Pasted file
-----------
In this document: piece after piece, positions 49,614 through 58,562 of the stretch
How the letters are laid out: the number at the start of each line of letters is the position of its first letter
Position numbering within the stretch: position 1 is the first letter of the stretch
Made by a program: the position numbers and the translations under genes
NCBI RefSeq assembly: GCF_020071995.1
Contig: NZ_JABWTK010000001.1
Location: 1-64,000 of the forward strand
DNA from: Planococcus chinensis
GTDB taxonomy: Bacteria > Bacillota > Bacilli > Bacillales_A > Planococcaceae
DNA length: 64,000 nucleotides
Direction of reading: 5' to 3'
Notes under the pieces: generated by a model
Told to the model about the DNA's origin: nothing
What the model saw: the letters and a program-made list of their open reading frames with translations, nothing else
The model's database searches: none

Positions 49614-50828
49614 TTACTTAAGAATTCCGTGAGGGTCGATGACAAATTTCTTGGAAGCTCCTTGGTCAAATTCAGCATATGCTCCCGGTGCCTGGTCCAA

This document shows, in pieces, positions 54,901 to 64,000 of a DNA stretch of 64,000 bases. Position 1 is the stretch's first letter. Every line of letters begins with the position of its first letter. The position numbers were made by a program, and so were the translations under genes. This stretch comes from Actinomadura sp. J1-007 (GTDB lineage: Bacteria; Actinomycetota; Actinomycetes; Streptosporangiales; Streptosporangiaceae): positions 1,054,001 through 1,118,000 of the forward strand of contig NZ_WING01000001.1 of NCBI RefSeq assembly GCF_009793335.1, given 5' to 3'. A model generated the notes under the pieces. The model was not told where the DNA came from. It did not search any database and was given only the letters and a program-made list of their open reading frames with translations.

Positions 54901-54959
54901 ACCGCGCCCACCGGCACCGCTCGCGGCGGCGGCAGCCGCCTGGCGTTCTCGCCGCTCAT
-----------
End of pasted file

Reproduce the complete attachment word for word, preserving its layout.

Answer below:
In this document: piece after piece, positions 49,614 through 58,562 of the stretch
How the letters are laid out: the number at the start of each line of letters is the position of its first letter
Position numbering within the stretch: position 1 is the first letter of the stretch
Made by a program: the position numbers and the translations under genes
NCBI RefSeq assembly: GCF_020071995.1
Contig: NZ_JABWTK010000001.1
Location: 1-64,000 of the forward strand
DNA from: Planococcus chinensis
GTDB taxonomy: Bacteria > Bacillota > Bacilli > Bacillales_A > Planococcaceae
DNA length: 64,000 nucleotides
Direction of reading: 5' to 3'
Notes under the pieces: generated by a model
Told to the model about the DNA's origin: nothing
What the model saw: the letters and a program-made list of their open reading frames with translations, nothing else
The model's database searches: none

Positions 49614-50828
49614 TTACTTAAGAATTCCGTGAGGGTCGATGACAAATTTCTTGGAAGCTCCTTGGTCAAATTCAGCATATGCTCCCGGTGCCTGGTCCAA

This document shows, in pieces, positions 54,901 to 64,000 of a DNA stretch of 64,000 bases. Position 1 is the stretch's first letter. Every line of letters begins with the position of its first letter. The position numbers were made by a program, and so were the translations under genes. This stretch comes from Actinomadura sp. J1-007 (GTDB lineage: Bacteria; Actinomycetota; Actinomycetes; Streptosporangiales; Streptosporangiaceae): positions 1,054,001 through 1,118,000 of the forward strand of contig NZ_WING01000001.1 of NCBI RefSeq assembly GCF_009793335.1, given 5' to 3'. A model generated the notes under the pieces. The model was not told where the DNA came from. It did not search any database and was given only the letters and a program-made list of their open reading frames with translations.

Positions 54901-54959
54901 ACCGCGCCCACCGGCACCGCTCGCGGCGGCGGCAGCCGCCTGGCGTTCTCGCCGCTCAT